There are three classical hypotheses on the origins of viruses: Viruses may have once been small cells that parasitised larger cells (the degeneracy hypothesis[4][5] or reduction hypothesis[6]); some viruses may have evolved from bits of DNA or RNA that "escaped" from the genes of a larger organism (the vagrancy hypothesis[7] or escape hypothesis); or viruses could have evolved from complex molecules of protein and nucleic acid at the same time as cells first appeared on earth (the virus-first hypothesis).[6]
    None of these hypotheses was fully accepted: the regressive hypothesis did not explain why even the smallest of cellular parasites do not resemble viruses in any way. The escape hypothesis did not explain the complex capsids and other structures on virus particles. The virus-first hypothesis was quickly dismissed because it contravened the definition of viruses, in that they require host cells.[6] Virologists are, however, beginning to reconsider and re-evaluate all three hypotheses.[8][9]"
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  25. #24  
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    Add to that the fact it is non-fatal and is treatable with antibiotics, it is really not much of a weapon
    Bio weapons in general are not very good weapons, principally because they are so hard to aim. An agent that makes people sick enough to seek and need medical treatment is nearly ideal for a bioweapon. You don't need to kill enemy troops you need them sick, not able to fight well and taking up medical resources. It is the same arguement that is used to justify full jacketed amunition for the military rather than the far more lethal expanding hollowpoint hunting amo. The Military would rather have a wounded enemy than a dead one.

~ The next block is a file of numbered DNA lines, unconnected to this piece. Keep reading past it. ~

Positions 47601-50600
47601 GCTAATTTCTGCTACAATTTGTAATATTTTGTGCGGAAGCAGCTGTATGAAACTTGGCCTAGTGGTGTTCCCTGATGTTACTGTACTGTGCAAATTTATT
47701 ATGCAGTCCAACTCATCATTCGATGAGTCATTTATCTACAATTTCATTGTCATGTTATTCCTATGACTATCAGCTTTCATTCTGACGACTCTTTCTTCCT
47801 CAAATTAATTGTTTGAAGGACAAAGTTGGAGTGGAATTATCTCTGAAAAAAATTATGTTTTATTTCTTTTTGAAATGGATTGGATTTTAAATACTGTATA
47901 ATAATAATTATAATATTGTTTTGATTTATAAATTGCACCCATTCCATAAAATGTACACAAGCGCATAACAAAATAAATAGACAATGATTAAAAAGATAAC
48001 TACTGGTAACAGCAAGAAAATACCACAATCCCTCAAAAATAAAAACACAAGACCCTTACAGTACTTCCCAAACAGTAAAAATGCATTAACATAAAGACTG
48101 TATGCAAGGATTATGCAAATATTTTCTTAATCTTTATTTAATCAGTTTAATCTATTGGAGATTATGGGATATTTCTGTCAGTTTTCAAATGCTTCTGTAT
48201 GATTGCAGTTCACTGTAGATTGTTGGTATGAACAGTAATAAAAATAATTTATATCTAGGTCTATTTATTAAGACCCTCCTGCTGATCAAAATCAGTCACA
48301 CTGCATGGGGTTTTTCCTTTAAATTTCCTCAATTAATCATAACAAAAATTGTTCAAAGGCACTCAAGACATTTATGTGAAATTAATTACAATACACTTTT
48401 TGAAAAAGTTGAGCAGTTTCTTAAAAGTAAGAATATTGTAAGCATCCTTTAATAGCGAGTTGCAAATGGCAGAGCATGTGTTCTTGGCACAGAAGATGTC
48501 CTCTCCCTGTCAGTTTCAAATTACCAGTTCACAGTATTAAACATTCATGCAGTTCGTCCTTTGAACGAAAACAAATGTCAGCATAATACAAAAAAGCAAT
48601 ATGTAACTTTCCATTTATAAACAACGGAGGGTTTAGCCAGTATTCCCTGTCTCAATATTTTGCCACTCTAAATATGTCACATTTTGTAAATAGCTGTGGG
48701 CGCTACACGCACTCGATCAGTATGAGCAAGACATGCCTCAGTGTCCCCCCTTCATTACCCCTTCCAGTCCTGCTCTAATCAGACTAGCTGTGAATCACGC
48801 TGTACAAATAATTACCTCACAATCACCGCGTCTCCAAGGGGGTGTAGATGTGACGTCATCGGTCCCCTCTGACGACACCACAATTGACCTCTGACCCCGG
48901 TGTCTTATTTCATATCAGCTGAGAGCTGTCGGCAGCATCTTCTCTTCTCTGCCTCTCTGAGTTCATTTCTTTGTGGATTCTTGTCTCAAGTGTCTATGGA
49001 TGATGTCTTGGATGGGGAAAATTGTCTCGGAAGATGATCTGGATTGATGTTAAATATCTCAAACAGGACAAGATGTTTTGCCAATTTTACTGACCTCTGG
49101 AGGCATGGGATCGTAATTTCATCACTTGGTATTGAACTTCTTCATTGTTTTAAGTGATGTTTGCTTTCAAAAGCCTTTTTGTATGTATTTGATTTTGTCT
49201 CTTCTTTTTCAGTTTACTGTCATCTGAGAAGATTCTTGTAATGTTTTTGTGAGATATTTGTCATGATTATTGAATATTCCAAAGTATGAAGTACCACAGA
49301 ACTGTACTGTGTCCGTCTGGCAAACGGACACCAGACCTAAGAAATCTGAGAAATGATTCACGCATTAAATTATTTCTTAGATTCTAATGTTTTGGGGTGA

The one case I absolutely do know about, that of the Doctor I treated, was infection with an agent that has been known for thousands of years, relapsing or Malta fever. It was not new. It had just been tweeked a bit. That the DNA of lyme disease has been around for thousands of years is not an arguement against Lyme disease being a weaponized version of it. It is instead exactly what one would expect. Something made an existing pathogen much more virulent, so that now significant preventive measures are taken about it and it is using medical resources to be treated. A tick bite used to be an annoyence that was treated at home. Now it is cause to go to the ER. The point of origen of this new, more virulent strain, is ten miles from the site of a known germ warfare lab. Easily within the 24 hour range of the principle animal vector, an animal vector that was kept at the germ warfare lab as experimental animals. Granted this is not iron clad proof but it is significant cause for suspicion.
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    Quote Originally Posted by Sealeaf View Post
    Bio weapons in general are not very good weapons, principally because they are so hard to aim.
    But Lyme disease is impossible to aim.
    It also relies on ticks which require specific environmental conditions.
    And it will infect soldiers on both sides equally.
    And the ticks are only active for certain months of the year.
    And it can be prevented with insect repellent.
    And it takes months for any debilitating effect to occur...IF left untreated.

    There is really no aspect of Lyme disease that would make it a bio-weapon.


    Quote Originally Posted by Sealeaf View Post